How probiotics began
The probiotic concept dates back to the early 20th century, with Professor Ilya Metchnikoff’s theory that there were health advantages in replacing harmful proteolytic bacteria in the colon with beneficial saccharolytic species, preferably those producing lactic acid.
This idea was put into practice by the researcher Dr Minoru Shirota in Japan, who screened hundreds of lactobacilli for their ability to resist digestion by the gut – leading to the discovery of the strain now known as Lactobacillus casei Shirota in 1930, and the subsequent development of Yakult in 1935.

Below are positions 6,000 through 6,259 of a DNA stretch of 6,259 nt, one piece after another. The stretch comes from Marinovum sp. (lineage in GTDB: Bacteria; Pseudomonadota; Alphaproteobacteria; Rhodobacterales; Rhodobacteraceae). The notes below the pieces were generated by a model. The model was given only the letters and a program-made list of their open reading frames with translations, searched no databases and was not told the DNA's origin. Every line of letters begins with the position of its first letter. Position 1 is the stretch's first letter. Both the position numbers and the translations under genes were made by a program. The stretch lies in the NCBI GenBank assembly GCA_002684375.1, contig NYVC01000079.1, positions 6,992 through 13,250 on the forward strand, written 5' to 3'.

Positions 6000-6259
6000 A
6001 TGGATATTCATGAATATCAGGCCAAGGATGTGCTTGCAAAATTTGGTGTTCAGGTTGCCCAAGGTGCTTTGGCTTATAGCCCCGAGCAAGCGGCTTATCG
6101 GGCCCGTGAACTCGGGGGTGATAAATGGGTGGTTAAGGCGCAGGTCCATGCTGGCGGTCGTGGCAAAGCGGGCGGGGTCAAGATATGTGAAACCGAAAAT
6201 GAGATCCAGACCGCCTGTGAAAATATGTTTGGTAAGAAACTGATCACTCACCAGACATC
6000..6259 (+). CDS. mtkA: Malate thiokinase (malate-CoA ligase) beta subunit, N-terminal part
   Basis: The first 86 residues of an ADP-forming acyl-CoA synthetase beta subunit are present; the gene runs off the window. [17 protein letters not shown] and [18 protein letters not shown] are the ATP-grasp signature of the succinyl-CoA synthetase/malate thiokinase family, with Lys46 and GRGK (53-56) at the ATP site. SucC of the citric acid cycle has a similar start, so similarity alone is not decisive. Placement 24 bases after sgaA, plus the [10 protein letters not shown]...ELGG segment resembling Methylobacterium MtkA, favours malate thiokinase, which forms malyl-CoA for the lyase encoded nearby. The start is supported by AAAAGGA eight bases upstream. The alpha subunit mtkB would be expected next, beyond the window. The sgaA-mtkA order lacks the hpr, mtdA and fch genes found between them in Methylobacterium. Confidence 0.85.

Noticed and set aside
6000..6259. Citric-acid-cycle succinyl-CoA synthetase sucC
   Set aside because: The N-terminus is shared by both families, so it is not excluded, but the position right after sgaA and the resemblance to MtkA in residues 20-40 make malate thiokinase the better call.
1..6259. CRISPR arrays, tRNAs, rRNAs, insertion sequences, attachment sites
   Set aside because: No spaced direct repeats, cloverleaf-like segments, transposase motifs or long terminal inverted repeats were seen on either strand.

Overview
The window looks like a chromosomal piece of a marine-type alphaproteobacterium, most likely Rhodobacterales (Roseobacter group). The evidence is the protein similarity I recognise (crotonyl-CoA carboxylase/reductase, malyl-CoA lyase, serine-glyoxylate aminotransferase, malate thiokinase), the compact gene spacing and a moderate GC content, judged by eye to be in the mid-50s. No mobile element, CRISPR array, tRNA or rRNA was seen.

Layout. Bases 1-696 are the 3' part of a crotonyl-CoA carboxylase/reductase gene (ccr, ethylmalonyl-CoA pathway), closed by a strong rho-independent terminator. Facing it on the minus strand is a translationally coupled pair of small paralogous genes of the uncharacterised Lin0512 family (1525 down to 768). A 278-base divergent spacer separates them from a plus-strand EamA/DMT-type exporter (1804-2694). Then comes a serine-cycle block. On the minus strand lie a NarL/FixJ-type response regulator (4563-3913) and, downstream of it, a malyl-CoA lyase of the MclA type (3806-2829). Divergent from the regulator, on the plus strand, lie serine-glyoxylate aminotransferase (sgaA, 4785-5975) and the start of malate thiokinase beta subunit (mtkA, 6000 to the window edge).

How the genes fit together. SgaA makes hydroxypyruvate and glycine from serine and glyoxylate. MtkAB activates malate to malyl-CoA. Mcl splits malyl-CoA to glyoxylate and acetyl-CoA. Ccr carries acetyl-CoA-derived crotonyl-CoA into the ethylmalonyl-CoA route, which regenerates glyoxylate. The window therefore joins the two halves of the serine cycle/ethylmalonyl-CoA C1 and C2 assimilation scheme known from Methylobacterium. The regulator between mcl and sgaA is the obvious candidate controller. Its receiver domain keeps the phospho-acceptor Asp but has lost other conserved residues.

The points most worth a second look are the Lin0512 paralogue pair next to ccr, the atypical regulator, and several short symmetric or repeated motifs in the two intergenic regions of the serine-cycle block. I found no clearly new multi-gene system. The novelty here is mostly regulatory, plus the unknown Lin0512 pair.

Over the last twenty years, the range of probiotic products on the market has broadened and there has been an exponential increase in research into understanding probiotic mechanisms of action and benefits.
Try a search on the term ‘probiotic’ to see for yourself (www.gopubmed.com).
- Levin R (2012), Probiotics - the road map. Int J Probiotics Prebiotics 6 (3/4):133-140